With his cutting-edge research on black holes in the 1970s, Stephen Hawking emerged as a major player in the physics world. Then, with the 1988 publication of the bestseller, A Brief History of Time, Hawking achieved international celebrity status.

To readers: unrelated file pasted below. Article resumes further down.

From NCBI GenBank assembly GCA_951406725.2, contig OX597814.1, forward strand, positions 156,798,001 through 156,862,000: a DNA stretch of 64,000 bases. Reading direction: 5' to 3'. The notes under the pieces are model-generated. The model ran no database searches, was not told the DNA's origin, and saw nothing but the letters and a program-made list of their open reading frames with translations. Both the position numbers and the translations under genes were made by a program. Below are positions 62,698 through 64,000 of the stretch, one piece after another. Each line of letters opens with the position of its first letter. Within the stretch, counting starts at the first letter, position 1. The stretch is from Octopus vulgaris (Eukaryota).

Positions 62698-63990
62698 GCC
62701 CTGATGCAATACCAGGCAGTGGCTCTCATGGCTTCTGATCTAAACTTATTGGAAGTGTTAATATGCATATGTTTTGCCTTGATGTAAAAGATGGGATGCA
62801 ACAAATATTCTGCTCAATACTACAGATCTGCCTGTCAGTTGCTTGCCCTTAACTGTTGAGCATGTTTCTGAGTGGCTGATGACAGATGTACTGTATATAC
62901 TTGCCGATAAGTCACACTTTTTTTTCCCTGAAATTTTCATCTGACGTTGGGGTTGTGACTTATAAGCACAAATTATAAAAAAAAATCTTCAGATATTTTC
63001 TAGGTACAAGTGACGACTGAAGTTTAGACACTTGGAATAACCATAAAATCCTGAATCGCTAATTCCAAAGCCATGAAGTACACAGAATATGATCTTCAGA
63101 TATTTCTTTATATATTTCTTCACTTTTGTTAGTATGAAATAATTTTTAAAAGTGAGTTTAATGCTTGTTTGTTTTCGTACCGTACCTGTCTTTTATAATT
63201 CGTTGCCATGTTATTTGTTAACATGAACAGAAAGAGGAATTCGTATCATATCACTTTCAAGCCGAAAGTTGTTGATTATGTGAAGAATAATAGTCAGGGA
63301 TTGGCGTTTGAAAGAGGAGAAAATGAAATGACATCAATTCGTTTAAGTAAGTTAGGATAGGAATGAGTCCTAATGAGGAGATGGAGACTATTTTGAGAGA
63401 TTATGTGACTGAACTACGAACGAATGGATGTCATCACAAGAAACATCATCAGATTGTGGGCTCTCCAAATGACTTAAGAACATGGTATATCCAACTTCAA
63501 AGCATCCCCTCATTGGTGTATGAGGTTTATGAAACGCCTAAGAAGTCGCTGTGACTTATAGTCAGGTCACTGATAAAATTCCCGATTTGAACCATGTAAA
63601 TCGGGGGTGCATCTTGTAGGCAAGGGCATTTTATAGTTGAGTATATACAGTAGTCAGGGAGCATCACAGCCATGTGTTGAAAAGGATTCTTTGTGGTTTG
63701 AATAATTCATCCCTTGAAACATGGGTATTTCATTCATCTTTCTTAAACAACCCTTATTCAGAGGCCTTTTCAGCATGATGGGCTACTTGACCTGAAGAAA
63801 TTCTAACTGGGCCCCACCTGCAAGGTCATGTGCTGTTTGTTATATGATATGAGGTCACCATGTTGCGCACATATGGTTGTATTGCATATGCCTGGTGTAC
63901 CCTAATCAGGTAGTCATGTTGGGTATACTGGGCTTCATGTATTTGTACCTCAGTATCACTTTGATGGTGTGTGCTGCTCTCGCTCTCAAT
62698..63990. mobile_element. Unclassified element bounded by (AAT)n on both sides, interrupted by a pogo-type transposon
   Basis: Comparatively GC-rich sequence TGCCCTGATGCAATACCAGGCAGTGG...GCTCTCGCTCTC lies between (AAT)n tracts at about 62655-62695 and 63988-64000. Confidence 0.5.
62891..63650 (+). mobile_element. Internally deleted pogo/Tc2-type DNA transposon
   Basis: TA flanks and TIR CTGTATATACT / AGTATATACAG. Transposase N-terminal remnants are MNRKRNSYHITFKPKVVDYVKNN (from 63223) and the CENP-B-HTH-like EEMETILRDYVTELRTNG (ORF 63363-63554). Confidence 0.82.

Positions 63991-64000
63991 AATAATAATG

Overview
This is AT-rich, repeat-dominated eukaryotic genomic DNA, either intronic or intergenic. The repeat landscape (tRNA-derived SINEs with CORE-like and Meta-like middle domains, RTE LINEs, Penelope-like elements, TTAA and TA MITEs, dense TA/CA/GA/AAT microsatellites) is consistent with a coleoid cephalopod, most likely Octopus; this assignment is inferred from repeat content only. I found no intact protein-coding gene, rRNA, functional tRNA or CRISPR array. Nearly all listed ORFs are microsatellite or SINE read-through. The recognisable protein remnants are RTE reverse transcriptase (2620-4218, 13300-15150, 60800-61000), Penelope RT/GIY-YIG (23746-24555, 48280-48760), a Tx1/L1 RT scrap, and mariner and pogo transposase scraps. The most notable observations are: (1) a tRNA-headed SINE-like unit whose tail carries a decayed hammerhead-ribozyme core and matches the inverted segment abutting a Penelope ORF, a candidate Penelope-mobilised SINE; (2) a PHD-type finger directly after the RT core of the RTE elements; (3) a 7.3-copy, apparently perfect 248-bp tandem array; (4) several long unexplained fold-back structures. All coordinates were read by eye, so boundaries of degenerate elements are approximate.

As this BBC presentation shows, Hawking's fame might rest on weaker foundations than most could have imagined. Several important physicists, including Leonard Susskind here at Stanford (see our previous references to him), zeroed in on Hawking's major contention that, when black holes disappear, they take along with them all information that ever existed inside them, which leads to the logical conclusion that there are clear limits to what scientists could ever know about black holes. After 20 years of debate, the Susskind camp seems to have won out, leaving Hawking's legacy in question. This BBC web page will give you the backstory in brief, but you may want to go straight to this 50 minute video.